Tunisia, already destabilised by a political crisis, suffered a blow to its vital tourism industry after a suicide bombing and another that was foiled in two coastal resort towns.
Only the suicide bomber was killed Wednesday in an attack on a beachside hotel in Sousse, and the security forces thwarted another attempted suicide attack soon after in neighbouring Monastir.
The interior ministry said its special forces arrested five Salafist "terrorists" directly linked to the first suicide bids in the North African country for more than a decade.
It said those behind the attacks belonged to Ansar al-Sharia, Tunisia's main Salafist movement, which the authorities have designated a "terrorist organisation" with ties to Al-Qaeda.
The presidency insisted the attacks, which have yet to be claimed, would not "derail" the democratic transition.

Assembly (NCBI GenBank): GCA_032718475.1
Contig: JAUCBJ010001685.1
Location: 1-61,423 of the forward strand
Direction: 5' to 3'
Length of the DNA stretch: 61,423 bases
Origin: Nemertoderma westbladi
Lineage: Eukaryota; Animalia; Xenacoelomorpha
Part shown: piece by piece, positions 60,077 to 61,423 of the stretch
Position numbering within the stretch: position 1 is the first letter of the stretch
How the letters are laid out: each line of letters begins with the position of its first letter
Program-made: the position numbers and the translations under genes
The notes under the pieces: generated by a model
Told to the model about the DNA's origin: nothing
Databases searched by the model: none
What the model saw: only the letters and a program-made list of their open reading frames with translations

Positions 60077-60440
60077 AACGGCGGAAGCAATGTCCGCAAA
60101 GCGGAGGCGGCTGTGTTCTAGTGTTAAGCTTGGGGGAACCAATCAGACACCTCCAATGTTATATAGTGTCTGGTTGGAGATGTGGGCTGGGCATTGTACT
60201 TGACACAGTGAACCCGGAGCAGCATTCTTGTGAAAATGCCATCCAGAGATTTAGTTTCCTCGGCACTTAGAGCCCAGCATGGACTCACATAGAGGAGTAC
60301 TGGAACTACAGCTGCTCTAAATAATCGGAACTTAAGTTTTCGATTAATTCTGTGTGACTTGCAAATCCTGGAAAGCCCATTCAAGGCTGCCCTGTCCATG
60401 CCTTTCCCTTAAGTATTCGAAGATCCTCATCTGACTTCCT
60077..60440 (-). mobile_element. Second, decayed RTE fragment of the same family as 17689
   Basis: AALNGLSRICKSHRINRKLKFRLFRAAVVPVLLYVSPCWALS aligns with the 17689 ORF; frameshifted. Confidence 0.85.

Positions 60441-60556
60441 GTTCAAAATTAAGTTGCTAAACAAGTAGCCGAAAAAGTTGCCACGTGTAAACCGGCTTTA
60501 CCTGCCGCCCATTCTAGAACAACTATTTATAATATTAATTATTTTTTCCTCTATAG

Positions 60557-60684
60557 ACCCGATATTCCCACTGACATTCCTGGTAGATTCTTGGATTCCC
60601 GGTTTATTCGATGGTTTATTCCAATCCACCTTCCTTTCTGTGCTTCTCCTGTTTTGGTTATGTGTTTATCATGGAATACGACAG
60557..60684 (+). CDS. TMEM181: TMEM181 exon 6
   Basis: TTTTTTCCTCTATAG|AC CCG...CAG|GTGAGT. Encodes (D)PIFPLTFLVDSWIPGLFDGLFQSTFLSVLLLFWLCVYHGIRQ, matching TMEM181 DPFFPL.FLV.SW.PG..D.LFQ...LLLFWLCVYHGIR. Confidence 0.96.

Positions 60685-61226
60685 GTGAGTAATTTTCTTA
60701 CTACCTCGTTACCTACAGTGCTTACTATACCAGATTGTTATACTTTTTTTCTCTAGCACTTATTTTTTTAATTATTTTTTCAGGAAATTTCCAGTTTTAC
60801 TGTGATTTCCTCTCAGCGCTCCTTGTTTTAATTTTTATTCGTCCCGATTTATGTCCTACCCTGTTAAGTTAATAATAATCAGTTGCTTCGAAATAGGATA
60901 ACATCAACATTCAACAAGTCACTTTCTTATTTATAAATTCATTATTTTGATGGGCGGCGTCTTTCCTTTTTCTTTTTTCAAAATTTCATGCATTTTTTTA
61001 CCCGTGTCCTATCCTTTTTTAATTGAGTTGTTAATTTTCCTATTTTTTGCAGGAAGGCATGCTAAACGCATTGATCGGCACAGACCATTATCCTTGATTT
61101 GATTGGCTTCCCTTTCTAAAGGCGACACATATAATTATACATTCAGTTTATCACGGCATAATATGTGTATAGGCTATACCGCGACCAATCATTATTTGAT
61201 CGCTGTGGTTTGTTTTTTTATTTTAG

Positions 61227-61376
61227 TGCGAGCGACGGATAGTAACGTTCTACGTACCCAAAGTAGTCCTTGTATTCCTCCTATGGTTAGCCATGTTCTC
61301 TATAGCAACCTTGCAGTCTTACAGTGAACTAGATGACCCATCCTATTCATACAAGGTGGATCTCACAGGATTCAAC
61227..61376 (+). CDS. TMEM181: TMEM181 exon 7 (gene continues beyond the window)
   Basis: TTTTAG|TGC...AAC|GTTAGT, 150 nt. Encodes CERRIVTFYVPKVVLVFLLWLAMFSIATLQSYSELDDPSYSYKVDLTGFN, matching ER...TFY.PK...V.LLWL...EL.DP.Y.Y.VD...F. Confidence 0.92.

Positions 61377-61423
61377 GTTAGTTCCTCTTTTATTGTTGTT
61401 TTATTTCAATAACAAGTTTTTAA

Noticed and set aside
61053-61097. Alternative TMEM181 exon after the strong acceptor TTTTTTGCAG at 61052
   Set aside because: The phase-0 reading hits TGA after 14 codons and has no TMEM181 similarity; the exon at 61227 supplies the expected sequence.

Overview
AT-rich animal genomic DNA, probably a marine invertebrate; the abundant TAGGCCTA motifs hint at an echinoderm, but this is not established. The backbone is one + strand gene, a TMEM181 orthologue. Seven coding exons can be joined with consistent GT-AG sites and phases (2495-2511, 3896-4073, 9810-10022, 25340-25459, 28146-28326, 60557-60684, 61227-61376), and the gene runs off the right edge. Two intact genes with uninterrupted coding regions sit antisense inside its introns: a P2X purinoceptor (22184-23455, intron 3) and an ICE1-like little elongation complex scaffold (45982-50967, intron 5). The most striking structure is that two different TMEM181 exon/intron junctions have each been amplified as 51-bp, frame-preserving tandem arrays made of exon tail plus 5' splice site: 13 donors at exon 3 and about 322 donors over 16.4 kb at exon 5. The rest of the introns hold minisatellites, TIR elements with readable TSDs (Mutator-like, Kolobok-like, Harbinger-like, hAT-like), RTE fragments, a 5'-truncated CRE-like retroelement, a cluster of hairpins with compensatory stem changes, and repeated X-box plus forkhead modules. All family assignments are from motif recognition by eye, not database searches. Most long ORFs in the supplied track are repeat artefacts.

It was referring to a national dialogue underway between the ruling Islamist party Ennahda and the opposition to end months of political crisis, sparked by the July assassination of opposition politician Mohamed Brahmi by suspected jihadists.
As part of a roadmap agreed by political leaders to break the political stalemate, Ennahda is to be replaced and a new prime minister named.
Ennahda's veteran leader Rached Ghannouchi, who has been criticised in the past for encouraging dialogue with hardline Salafists, denounced "those who tried to target tourists," calling them "criminals who want to destroy Tunisia, its economy and its democratic transition".